Thursday, May 26, 2011

The Best of All in the Family with Henry Fonda

Tonight I watched TVLand's showing of the 'All in the Family' episode, 'The Best of All in the Family'. It originally aired as a one hour 'special' hosted by Henry Fonda. It was shown around Christmas 1974 during the shows fifth season. It was also the 100th episode.

I remember watching it back in 1974, but tonight was the first time I'd seen it in 36 years. It was weird to see Fonda hosting, introducing clips and making meaningless commentary about the characters and social impact of the show. Fonda seems like a hired-hand and disinterested in the whole thing. He even makes a hackneyed closing, 'I hope you enjoyed watching these clips. I know I did.' Talk about insincere. Sheesh.

I suppose CBS thought that hiring an actor with Fonda's pedigree would reinforce the notion that 'All in the Family' was an important show. But we already knew that. It would've been better to get someone who really dug the show and was enthusiastic about it.

This fifth season was 'Family's last gasp. At the beginning of the sixth season, Mike and Gloria moved next door and had a baby, which is always a bad move. Shows seem to die when there's a birth.

The show limped on for years, but I lost interest. I still watched it I suppose, but I knew they were beating a dead horse.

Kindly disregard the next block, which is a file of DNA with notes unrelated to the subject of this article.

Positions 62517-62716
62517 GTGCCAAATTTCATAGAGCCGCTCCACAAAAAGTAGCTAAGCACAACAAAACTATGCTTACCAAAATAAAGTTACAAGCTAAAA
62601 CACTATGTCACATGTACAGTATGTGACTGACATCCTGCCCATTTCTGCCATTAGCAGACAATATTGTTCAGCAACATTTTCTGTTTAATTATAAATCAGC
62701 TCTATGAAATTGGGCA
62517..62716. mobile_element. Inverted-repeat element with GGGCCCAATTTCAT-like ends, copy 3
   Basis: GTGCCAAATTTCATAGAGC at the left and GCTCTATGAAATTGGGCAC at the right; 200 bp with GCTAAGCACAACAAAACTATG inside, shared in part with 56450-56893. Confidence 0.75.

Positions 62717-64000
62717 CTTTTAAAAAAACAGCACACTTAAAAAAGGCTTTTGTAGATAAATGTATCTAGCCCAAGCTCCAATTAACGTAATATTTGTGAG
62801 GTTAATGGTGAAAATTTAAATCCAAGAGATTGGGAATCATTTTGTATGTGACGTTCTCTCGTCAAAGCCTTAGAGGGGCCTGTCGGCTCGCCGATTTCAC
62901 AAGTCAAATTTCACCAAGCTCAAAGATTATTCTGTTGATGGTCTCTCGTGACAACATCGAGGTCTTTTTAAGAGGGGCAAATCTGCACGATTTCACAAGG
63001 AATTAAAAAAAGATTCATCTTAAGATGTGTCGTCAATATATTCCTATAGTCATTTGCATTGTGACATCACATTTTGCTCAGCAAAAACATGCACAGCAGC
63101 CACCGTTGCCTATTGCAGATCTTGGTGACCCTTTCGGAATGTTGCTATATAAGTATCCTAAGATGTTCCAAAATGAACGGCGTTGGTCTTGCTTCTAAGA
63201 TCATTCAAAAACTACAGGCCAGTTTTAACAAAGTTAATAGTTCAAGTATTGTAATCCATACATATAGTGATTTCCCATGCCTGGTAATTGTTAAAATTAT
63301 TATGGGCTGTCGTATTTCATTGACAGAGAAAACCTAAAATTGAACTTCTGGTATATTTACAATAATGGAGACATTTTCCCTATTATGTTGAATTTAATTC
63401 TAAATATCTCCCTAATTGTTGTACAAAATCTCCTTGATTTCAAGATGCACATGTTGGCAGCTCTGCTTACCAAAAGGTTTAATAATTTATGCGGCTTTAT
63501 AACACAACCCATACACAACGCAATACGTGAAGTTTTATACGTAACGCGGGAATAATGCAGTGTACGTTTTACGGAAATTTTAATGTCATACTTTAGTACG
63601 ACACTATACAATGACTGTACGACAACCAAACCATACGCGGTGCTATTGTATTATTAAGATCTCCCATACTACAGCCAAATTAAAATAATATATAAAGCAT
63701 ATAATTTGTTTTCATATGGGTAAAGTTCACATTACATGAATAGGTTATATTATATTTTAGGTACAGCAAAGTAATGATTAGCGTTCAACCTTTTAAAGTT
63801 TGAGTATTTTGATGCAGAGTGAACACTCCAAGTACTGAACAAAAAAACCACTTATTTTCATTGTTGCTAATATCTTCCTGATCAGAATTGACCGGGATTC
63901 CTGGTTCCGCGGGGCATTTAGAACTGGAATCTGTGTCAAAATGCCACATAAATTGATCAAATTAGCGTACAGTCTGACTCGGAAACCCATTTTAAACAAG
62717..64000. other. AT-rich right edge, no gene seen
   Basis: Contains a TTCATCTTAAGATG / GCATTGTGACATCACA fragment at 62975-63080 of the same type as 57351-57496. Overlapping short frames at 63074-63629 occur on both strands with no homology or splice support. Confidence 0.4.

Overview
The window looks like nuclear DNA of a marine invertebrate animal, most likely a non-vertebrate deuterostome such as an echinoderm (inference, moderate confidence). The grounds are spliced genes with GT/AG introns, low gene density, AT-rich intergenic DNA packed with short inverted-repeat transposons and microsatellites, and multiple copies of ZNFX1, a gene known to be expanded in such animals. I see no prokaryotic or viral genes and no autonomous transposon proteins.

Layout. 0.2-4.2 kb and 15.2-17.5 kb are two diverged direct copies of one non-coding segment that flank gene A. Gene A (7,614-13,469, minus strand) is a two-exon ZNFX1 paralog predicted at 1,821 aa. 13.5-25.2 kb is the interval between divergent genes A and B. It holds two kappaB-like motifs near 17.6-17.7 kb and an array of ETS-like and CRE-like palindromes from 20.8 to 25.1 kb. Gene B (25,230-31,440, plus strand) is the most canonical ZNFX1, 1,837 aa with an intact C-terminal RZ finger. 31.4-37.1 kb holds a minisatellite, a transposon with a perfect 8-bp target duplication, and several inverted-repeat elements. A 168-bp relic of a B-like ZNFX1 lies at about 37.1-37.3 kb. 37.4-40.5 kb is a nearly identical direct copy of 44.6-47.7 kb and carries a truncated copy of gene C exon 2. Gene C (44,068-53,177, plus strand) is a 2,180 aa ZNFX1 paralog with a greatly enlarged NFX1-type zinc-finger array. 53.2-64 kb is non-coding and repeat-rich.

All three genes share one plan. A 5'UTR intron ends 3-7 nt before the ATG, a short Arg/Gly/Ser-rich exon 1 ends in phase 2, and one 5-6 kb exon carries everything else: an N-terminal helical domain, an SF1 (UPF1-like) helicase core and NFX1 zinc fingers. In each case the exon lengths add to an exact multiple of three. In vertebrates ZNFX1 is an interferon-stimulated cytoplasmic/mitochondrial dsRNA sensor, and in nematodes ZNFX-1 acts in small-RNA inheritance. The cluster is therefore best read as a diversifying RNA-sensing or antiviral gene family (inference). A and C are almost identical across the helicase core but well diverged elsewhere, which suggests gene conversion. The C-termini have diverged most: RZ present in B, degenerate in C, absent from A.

After the show ended, they had the horrible spin-off, 'Archie Bunker's Place', where Edith is mostly absent but still referred to. Eventually, we're told she died of a stoke. Real laugh it up stuff.

Even worse was the spin-off 'Gloria' which only lasted one season. Mike had moved to a commune and abandoned Gloria and their son, which was totally out of character for Meathead. It also had the depressing affect of destroying the whole back-story of the original show and what I think was their message: You don't pick your family (or in-laws), and even though you clash with each other, you stick it out. It was, after all, called 'All in the Family'.

I like to forget those spin-offs and episodes after Mike and Gloria moved into the Jefferson's old house. I'll stick with those earlier seasons and am still impressed by the quality of the writing and acting and I love the funky sets and general ambiance of the show.

But it was interesting to see this Henry Fonda retrospective. I was drawn to it first out of the nostalgia of seeing it again after all these years, and then fascinated by the awkwardness of the way it was presented.


Post a Comment

<< Home